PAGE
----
Home » Africa: Absence of aviation leasing company in Nigeria results in about $2 billion loss annually

Africa: Absence of aviation leasing company in Nigeria results in about $2 billion loss annually

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West African nation, Ni­geria loses at least $2 billion (about N960 billion) annually to the absence of Aviation Leasing Company (ALC) for airlines in the country, investigation revealed according to a report on independent.ng.

This is as the Federal Govern­ment has failed to establish a leasing company for the country’s aviation industry as promised six years ago.

Stakeholders in the sector said the absence of a leasing company was negatively affecting the fortunes of indigenous airlines as they lease aircraft at exorbitant ex­change rates.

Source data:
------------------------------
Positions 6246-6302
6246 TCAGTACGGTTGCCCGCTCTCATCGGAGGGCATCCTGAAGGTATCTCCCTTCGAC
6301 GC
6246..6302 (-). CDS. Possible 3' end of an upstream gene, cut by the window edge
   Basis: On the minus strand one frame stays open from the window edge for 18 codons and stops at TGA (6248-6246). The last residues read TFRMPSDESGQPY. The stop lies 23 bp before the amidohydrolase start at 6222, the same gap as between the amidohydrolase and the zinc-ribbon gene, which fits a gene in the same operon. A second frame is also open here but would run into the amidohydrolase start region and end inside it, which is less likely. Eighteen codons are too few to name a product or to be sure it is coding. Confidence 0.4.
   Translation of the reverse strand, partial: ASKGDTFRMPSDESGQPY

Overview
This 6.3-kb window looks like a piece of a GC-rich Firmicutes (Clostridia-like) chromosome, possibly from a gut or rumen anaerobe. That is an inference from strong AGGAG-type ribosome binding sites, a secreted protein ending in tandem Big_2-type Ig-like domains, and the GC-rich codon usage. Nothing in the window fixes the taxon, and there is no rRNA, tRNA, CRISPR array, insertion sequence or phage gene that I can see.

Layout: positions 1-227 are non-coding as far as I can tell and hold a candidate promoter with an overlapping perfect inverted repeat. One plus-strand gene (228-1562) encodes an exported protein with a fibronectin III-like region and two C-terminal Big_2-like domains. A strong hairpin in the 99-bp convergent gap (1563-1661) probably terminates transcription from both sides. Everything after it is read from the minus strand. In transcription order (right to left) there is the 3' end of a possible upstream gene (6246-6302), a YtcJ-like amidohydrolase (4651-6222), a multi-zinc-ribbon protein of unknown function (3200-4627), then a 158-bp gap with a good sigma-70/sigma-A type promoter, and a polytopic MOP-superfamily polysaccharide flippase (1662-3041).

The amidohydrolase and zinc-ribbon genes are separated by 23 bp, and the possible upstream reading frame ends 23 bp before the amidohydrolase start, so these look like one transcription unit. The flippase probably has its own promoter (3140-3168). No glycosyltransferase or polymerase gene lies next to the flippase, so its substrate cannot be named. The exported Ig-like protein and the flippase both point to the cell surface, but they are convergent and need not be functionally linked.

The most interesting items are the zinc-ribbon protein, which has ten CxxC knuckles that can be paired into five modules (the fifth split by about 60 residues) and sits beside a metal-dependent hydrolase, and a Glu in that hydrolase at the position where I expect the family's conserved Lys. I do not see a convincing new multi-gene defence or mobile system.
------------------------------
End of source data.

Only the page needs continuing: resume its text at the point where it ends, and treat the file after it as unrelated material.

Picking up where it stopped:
READ: Africa: Nigerian airlines seek Central Bank intervention in aviation industry; blame dollar scarcity, COVID-19 for rising airfares

Investigation by Daily Inde­pendent revealed that no few­er than four of the country’s airlines have either leased or acquired aircraft from abroad in the last year, all running into billions of dollars.

For instance, Air Peace in 2021 had taken delivery of two Embraer 195-E2, out of the 30 it ordered for, while Ibom Air in 2021 received an additional CRJ900 aircraft with another two brand new Airbus A220 aircraft on the way.

Also, United Airlines, which commenced operations about three months ago, deployed a fleet of four Embraer ERJ145 aircraft for operations, while another start-up airline, Green Africa Airways, said it would commence operations with two ATR 72-600 aircraft in June.